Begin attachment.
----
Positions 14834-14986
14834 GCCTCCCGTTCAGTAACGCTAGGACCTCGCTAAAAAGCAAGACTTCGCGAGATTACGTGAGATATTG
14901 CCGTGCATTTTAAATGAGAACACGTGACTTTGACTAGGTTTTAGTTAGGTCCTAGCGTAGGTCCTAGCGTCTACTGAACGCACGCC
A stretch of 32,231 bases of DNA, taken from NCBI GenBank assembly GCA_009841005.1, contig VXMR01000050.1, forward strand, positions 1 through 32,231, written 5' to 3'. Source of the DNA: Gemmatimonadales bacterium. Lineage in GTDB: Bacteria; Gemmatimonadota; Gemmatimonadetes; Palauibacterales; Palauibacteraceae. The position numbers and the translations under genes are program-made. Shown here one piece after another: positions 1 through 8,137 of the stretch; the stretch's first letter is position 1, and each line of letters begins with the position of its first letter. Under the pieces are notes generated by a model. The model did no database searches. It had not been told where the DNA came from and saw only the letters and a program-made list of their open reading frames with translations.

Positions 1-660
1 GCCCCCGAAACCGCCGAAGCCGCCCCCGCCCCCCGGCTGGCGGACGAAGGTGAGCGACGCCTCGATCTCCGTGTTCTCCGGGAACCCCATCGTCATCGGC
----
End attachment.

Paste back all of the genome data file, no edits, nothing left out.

Positions 14834-14986
14834 GCCTCCCGTTCAGTAACGCTAGGACCTCGCTAAAAAGCAAGACTTCGCGAGATTACGTGAGATATTG
14901 CCGTGCATTTTAAATGAGAACACGTGACTTTGACTAGGTTTTAGTTAGGTCCTAGCGTAGGTCCTAGCGTCTACTGAACGCACGCC
A stretch of 32,231 bases of DNA, taken from NCBI GenBank assembly GCA_009841005.1, contig VXMR01000050.1, forward strand, positions 1 through 32,231, written 5' to 3'. Source of the DNA: Gemmatimonadales bacterium. Lineage in GTDB: Bacteria; Gemmatimonadota; Gemmatimonadetes; Palauibacterales; Palauibacteraceae. The position numbers and the translations under genes are program-made. Shown here one piece after another: positions 1 through 8,137 of the stretch; the stretch's first letter is position 1, and each line of letters begins with the position of its first letter. Under the pieces are notes generated by a model. The model did no database searches. It had not been told where the DNA came from and saw only the letters and a program-made list of their open reading frames with translations.

Positions 1-660
1 GCCCCCGAAACCGCCGAAGCCGCCCCCGCCCCCCGGCTGGCGGACGAAGGTGAGCGACGCCTCGATCTCCGTGTTCTCCGGGAACCCCATCGTCATCGGC